Australia batsman Usman Khawaja has mounted a spirited defence of David Warner after former team-mate Mitchell Johnson questioned his place in the Test squad and said he had not taken full responsibility for the 2018 ball-tampering scandal.
Warner, named in a 14-man squad for the series-opener against Pakistan, has made no secret of his hopes to bow out of the longest format after the third Test at his home Sydney Cricket Ground.
Johnson wrote in a column that the 37-year-old opener did not deserve his place in the side based on form, or warrant a "hero's send-off" because he had "never really owned" his part in the Newlands ball-tampering scandal.
Khawaja disagreed with Johnson's view, saying Warner and former captain Steve Smith had done plenty for Australian cricket and their 12-month bans for 'Sandpaper-gate' were punishment enough.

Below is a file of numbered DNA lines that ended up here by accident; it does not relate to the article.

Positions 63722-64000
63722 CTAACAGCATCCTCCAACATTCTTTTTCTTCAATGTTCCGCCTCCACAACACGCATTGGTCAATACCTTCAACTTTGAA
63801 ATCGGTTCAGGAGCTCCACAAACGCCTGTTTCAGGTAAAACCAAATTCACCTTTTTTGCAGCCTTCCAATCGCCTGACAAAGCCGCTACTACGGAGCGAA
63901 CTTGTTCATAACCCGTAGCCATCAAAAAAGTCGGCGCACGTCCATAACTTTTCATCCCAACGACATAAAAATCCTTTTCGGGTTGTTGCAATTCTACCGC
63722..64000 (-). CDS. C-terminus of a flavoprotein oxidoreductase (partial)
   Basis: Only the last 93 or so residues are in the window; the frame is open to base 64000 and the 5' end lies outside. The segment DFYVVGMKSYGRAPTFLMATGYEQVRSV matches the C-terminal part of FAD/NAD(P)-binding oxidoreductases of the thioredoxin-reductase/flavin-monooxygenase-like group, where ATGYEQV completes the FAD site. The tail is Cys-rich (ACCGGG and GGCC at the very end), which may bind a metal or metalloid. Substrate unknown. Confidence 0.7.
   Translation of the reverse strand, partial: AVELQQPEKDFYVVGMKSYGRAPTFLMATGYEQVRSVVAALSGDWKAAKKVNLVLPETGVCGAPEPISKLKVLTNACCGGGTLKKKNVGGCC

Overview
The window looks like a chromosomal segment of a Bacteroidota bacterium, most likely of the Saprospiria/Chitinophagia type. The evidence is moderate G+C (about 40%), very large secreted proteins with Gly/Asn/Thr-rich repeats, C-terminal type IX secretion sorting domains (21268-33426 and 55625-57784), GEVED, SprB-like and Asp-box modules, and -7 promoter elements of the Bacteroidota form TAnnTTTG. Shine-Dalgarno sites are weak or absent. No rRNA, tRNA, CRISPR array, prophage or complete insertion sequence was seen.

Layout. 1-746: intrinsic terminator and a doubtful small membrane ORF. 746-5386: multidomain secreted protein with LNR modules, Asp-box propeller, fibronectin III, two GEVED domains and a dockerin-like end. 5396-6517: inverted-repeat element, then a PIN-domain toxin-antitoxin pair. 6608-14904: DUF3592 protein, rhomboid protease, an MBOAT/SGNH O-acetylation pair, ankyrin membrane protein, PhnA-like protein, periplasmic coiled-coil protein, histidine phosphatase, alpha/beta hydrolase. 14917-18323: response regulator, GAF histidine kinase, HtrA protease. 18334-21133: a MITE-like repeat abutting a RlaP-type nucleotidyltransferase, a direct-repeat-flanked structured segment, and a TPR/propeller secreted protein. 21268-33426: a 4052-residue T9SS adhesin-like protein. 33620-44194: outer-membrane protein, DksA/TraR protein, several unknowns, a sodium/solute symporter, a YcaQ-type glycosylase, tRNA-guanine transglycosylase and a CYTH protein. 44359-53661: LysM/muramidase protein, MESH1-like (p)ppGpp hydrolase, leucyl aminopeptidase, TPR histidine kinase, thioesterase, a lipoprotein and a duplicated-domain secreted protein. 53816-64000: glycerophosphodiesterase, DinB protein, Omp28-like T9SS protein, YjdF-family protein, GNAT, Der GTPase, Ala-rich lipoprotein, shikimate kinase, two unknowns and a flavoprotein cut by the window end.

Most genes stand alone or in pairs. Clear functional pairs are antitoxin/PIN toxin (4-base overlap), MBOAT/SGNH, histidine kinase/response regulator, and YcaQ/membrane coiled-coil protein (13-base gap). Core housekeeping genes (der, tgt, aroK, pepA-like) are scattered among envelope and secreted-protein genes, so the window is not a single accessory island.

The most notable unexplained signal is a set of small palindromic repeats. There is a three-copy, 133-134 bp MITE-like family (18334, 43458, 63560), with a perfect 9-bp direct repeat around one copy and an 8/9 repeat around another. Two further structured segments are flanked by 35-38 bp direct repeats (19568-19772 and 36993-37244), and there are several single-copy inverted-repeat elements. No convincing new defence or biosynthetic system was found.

"Warner and Smith are heroes in my mind," Khawaja told reporters on Monday.
"They missed a year of cricket through dark times. No one’s perfect. Mitchell Johnson’s not perfect. What they have done for the game – how they have grown the game – far outweighs anything else they have done.
"To say Dave Warner or anyone else involved in sandpaper (gate) is not a hero ... I strongly disagree because they have paid their dues. A year out of cricket is a long time."
Former fast bowler Johnson's column triggered a fierce reaction in Australian media on Monday and criticism from some local sports pundits.
Former Test captain Tim Paine, however, said Johnson had made some "great points" about Warner's form.
“David hasn’t been playing well and would other people be getting the run he’s getting now? Probably not," Paine said on radio station SEN.
"But in my opinion, he’s got credits in the bank because he is one of the all-time greats.
"I think you can read between the lines that (Johnson) and Davey don’t get along."